Grammar is an essential part of content creation. The absence of grammatical errors make your content more credible. A person would react more strongly to your content if it’s written without any errors. Grammar can be tough. There are too many rules to remember and follow, but since childhood, we are taught to take grammar very seriously. Our teachers have hammered all these rules into our heads, but let’s just stop for a second and question these rules. Some of the rules that we’ve learned in school aren’t exactly correct. For years, we are following these rules, which actually influence our writings negatively. This is somewhat more important for content writers. The only requirement for becoming a content writer is to be good at writing, but following these grammar myths definitely, pose a hurdle in achieving that.
We humans have a bad habit of believing in myths. We are the people who believed in the existence of ‘Bloody Mary’ or a cat crossing our road as a bad omen for the longest time, just like we believe in these grammar myths. But it’s time to open our eyes and debunk these grammar myths.
Some of the common grammar myths that we religiously obey are :
Myth: You shouldn’t end a sentence with a preposition.
For years we have believed that one shouldn’t end a sentence with a preposition. In casual texts, social media posts, and informal emails, we sometimes take this liberty. But we shy away from ending a sentence with a preposition in more formal publications. This rule, however, is misleading. It dates back to the 17th century during which writers tried to codify English to fit more with Latin grammar. The attempt to avoid using a preposition at the end of a sentence, really makes the sentence sound over-formal. All we are trying to say is ending a sentence with a preposition is not a grammatical error, so, feel free to use the prepositions, your way!
Myth: You shouldn’t split infinitives.
This is another grammar myth has been drilled into our heads from an early age. There’s nothing wrong with splitting the infinitives. Splitting an infinitive means putting an adverb or several words between ‘to’ and the corresponding verb, as in ‘to secretly admire’. The good news is, there’s nothing grammatically wrong with splitting an infinitive. The only reason you might not want to do it, is if the resulting sentence didn’t sound right. You need to do it carefully and make sure the sentence sounds right. However, be careful before following it as some linguists may still consider it as a stylistic error.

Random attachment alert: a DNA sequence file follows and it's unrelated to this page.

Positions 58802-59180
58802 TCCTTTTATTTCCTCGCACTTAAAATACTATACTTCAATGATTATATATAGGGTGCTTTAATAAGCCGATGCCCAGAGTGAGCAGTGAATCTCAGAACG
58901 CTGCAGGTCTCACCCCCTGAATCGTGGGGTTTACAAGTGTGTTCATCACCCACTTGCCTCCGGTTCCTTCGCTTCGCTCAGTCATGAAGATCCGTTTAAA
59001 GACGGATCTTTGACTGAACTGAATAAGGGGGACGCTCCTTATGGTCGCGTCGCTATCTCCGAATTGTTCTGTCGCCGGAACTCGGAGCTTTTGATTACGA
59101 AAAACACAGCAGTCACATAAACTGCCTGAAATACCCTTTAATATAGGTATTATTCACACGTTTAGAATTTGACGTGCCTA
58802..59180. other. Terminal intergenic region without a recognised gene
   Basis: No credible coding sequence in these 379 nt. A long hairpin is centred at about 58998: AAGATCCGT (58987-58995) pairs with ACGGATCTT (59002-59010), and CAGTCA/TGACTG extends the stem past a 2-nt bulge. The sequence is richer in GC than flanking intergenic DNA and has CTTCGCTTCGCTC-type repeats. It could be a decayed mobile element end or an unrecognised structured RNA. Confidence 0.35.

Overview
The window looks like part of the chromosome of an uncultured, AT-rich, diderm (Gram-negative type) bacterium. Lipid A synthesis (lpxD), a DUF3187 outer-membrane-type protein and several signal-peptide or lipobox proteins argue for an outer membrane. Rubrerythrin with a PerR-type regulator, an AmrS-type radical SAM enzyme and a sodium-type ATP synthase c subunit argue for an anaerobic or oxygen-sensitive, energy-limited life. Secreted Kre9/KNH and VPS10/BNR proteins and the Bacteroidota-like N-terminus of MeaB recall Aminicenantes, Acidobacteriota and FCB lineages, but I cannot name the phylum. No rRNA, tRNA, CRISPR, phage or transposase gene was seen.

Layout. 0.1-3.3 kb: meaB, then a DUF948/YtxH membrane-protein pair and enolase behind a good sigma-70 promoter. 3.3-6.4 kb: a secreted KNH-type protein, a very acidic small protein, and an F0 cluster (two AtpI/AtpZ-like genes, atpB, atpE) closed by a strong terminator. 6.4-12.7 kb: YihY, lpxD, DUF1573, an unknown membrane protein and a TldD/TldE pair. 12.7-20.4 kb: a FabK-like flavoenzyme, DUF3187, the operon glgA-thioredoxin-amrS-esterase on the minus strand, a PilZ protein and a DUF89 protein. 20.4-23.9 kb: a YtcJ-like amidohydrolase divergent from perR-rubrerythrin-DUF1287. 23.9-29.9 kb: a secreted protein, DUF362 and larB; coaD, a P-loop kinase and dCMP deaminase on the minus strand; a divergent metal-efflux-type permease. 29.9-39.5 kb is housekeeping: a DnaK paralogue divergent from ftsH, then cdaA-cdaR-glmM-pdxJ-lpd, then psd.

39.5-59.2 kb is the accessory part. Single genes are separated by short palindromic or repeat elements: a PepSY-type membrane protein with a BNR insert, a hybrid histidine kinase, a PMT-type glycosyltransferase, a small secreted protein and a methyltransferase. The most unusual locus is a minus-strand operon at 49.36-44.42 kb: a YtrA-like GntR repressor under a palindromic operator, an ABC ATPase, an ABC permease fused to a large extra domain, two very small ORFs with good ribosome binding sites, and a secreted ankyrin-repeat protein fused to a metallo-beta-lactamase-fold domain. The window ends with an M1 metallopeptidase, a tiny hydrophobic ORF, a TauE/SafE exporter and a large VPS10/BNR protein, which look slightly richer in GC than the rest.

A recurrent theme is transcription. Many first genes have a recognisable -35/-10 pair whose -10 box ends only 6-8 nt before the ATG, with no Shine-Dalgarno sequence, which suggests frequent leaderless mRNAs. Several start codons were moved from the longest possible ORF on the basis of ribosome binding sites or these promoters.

Myth: “i.e.” and “e.g.” mean the same thing.
Many people struggle with understanding the difference between “i.e.” and “e.g.”. It is popularly believed that these have the same meaning, but it is not true. The usage of “i.e.” and “e.g” is really different. To simplify things, “i.e.” stands for “that is” or “in other words” and “e.g.” stands for “example given” or “for example”. If you struggle with remembering which is which, you’re not alone. They are quite handy when it comes to writing, but try to remember the difference between the two and avoid using them if you’re not clear about their meaning.
You can’t start a sentence with hopefully.
It is a popular belief that a sentence cannot be started with ‘hopefully’ which is not true. ‘Hopefully’ is used to mean ‘it is hoped’ rather than ‘in a hopeful manner’, which is frowned upon by many famous style guides and linguistics. There was a time when most adverbs like happily, sadly, strangely, among other were scowled upon. Nowadays, they are being used more often. Only adverbs that are singled out are ‘thankfully’ and ‘hopefully’. Using hopefully at the beginning of a sentence is not grammatically incorrect. It can be used in some sentences, but one should be careful with it.
You can’t start a sentence with a conjunction.
Another common grammar myth that people follow is that a sentence cannot be started with a conjunction. Conjunctions are words such as and, but, so, and if, which are used to connect sentences, words, or clauses. This myth stems from the popular superstition that if a sentence is started with a conjunction i.e a connector between two or more words, sentences or clauses, then the sentence would look incomplete and it would look like a fragment from the beginning of the sentence is missing. People believe in this superstition as they believe that if a sentence looked incomplete, then it would signify the incomplete thoughts of a person. It is more of an arrogant superstition and not a grammatical error.
We are glad that we have finally debunked at least few of the grammar myths that all of us grew up believing. Grammar is a very fascinating part of English Language- explore it as much as you can!
Check out our article to explore the interesting history of grammar and punctuation .